Once I made three skirts from curtains just like in The Sound of Music . . . and this went exactly as well as that did.
Once I spent three days trying to succeed at being a teenage Fuller Brush Company salesperson, the outcome being very few sales, but one new elderly friend who enjoyed gardening too and gave me starts of three of her unusual plants.
Once I dreamt that I swam with the dolphins.
Once I came from Iowa.
Once I lived right down the street from my elementary school and I could go home for lunch.
Once I taught myself your favorite French song, but was too shy to sing it for you.
Once I drove away and watched you standing in the rain through my rearview mirror until you were out of sight.
Once you left me things to remind me of you — your notes, your sweatpants, your photos, a suit coat, your teddybear, your cologne — now your scent is fading from them and they are only objects.
Once I was not afraid to meet your eyes.
Once I lost something and once it was found and once I lost it and once it was found.
Once I took for granted an evening summer's breeze that cleared my psychological palette.
Once the smells of everything inspired me and filled me with wonder.
Once I didn't ask anyone for help, not because I didn't want to but because I didn't know I needed to.
Once I had a beautiful, vintage blue bike that came complete with a dress code and aura of overall awesomeness.
Once I hitchhiked over the Rockies in the back of a potato farmer's 1950 pickup truck.
Once I watched one of The Flying Wallendas tightrope walk across the flooded falls in Paterson, New Jersey.
Once I sat on the porch and watched the storm rush in.
Once I laughed in a quiet movie theatre at a silent film and disrupted the rest of the audience.
Once I held a baby lamb.
Once, while standing on the bridge of the USS Princeton, sailing off the coast of Vietnam, I saw a bomb being dropped in the area of the DMZ, with sparks flying.
Once I stood clutching my pillow at the top of a flight of concrete steps leading down to our air raid shelter and was equally afraid of the planes overhead and the spiders and beetles down in the shelter.
Once I stood in a court in Virginia with about thirty or so others as we made our vows and became citizens of these United States, and were assured by the presiding judge that "Now you can vote, just like real Americans."
Once I thought that it was still October in April.
Once my wallet was flushed down a toilet at the middle school where I was teaching.
Once I was in a car accident and thought I had died and gone to heaven, until I turned on the windshield wipers and realized my car was covered with snow.
Once I used to race home from school, almost taking off my dress on the way, in order to get into my bluejeans.
Once I read books while nestled in a big tree hanging over the river.
Once I had a friend who died of AIDS.
Once I was a member of a trio singing at a church service and when we came to a section of the piece we had had trouble with in practice, all three of us burst out laughing and had to sit down.
Once, a very long time ago, I wondered if I would be 60 years old; now I am past that.
Once I threw myself my own surprise birthday party.
Once a waiter told me that he had "never seen a woman eat that much."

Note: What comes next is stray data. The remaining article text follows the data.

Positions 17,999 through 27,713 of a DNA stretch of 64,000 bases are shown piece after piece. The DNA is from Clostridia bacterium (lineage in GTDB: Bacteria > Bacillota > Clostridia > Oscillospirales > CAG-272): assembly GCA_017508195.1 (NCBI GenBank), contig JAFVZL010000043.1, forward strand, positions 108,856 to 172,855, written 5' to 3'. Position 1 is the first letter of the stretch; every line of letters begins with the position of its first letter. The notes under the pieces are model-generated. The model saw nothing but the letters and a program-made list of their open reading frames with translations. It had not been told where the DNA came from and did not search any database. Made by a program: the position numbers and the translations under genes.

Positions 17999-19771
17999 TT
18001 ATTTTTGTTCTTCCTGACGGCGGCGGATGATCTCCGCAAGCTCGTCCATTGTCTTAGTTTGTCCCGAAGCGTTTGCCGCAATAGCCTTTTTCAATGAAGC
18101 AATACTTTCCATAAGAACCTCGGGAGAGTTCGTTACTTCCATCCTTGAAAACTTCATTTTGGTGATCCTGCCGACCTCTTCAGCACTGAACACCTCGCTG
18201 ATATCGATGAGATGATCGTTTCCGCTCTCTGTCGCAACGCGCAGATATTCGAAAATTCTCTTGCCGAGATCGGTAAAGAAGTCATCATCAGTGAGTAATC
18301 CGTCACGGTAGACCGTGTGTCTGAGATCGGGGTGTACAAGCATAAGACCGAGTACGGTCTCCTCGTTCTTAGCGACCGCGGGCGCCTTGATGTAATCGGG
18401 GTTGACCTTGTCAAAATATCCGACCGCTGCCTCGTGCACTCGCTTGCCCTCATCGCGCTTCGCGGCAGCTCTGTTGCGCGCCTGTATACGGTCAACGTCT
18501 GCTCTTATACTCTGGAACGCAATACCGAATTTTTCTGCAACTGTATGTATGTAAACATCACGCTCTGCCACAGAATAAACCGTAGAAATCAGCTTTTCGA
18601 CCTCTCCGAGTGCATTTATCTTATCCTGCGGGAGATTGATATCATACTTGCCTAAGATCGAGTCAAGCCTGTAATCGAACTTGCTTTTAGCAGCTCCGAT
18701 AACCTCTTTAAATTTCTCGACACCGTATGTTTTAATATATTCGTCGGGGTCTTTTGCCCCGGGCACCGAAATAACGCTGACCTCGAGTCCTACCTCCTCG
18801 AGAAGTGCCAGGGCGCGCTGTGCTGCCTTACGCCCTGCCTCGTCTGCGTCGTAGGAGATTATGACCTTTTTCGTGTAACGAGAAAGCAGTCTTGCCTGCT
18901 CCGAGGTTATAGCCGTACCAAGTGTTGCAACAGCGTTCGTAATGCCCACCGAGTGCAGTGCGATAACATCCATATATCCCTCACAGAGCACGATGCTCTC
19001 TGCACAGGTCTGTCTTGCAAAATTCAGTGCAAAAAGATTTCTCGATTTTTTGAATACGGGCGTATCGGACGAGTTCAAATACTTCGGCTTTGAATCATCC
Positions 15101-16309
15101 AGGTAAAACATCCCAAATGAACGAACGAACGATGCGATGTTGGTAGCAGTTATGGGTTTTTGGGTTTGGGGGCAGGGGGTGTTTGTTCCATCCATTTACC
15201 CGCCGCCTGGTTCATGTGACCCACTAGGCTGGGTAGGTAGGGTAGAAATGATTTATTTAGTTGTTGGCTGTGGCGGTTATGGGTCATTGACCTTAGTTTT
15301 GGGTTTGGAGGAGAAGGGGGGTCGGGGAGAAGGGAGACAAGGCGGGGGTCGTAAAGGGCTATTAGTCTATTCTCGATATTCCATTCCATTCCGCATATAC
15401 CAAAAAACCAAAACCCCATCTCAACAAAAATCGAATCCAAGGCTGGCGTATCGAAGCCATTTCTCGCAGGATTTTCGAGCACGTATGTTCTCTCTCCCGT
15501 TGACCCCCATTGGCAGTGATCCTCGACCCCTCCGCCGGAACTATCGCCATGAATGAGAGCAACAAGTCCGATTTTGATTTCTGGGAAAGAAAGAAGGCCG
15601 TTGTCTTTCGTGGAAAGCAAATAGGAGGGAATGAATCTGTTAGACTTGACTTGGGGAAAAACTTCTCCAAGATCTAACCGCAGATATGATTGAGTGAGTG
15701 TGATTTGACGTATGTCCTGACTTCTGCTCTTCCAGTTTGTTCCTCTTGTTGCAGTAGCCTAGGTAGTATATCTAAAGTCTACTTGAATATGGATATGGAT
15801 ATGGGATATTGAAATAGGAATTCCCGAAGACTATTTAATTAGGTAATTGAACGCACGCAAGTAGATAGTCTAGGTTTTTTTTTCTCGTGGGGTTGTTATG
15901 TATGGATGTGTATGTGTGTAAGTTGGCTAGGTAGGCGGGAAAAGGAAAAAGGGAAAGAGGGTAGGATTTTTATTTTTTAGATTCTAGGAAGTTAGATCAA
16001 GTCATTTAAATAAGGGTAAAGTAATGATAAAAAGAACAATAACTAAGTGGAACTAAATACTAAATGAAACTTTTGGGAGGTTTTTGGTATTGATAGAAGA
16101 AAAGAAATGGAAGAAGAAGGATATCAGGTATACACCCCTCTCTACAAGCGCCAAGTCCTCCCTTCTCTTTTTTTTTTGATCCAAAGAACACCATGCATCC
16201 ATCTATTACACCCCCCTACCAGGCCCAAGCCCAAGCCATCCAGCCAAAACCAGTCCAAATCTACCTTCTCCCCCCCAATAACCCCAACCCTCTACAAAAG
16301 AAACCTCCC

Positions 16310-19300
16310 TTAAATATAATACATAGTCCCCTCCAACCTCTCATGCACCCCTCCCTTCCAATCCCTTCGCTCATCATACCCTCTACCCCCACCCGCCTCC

Once I rode on the back of a galloping black horse across a beach in Ireland.
Once I leapt, since I was told that the net would follow, but it didn't.
Once, thankfully very long ago, I discovered that who I genuinely am can be filled with joy and that somehow, through my punny, wiggly silliness, others find themselves dancing with me.
Once, before, now, and in the future, I am grateful for those moments when I know the mystics had it right — we are part of a greater and great universe.
Once on my seventh birthday I got a new bike with a banana seat and I told my mom it was the best day of my life.
Once I wore suits and dresses and heels and makeup and now I live mostly in boys’ sneakers and jeans.
Once I flew to Dallas next to a man who said he played pro football and the whole time we talked I thought he was lying but he wasn’t.
Once I paddled my surf mat out as far as I could go beyond the waves and watched the sunset until it was almost dark.
Once I got caught in an undertow and almost lost consciousness.
Once, out in the desert, I drove the car as fast as I dared and reached more than 90 miles an hour.
Once I played the cymbals in the high school band.
Once I swam in the ocean, sure swift strokes; I was young.
Once I thought adults didn’t sleep because when I went to bed I could still hear their voices and when I woke the same was true.
Once my friends set out to count every freckle on my face but they only made it to about 23.
Once my best friend and I would mix pink and yellow to make what we called the perfect color.
Once I named all of the trees in my neighbor’s yard after foods, and I can still remember which ones were candy cane, banana bread, or coconut.
Once, while swimming in the Gulf of Mexico, two tiny, darkly striped translucent fish with golden fins, appeared at my side, staying close the entire day, as if I were their mother fish.
Once in late May, during a Grateful Dead concert at Cornell, three inches of snow fell outside.
Once a snapping turtle journeyed across the backyard, took a bath in a rainwater-filled Frisbee, and moved on.
Once, in a fit of pique, my little daughter revealed she had once been my mother.
Once I saw a gate standing all by itself in a field and I felt compelled to walk through it.
Thank you to all these wonderful contributors:
Barbara Kane Lewis
Beal St. George
Bronwyn J.Q. Mohlke
John Lyon Paul
Karen Schiller Kripke
Mary A. Roberts
Sharon K. Yntema
Tara Shanti Kane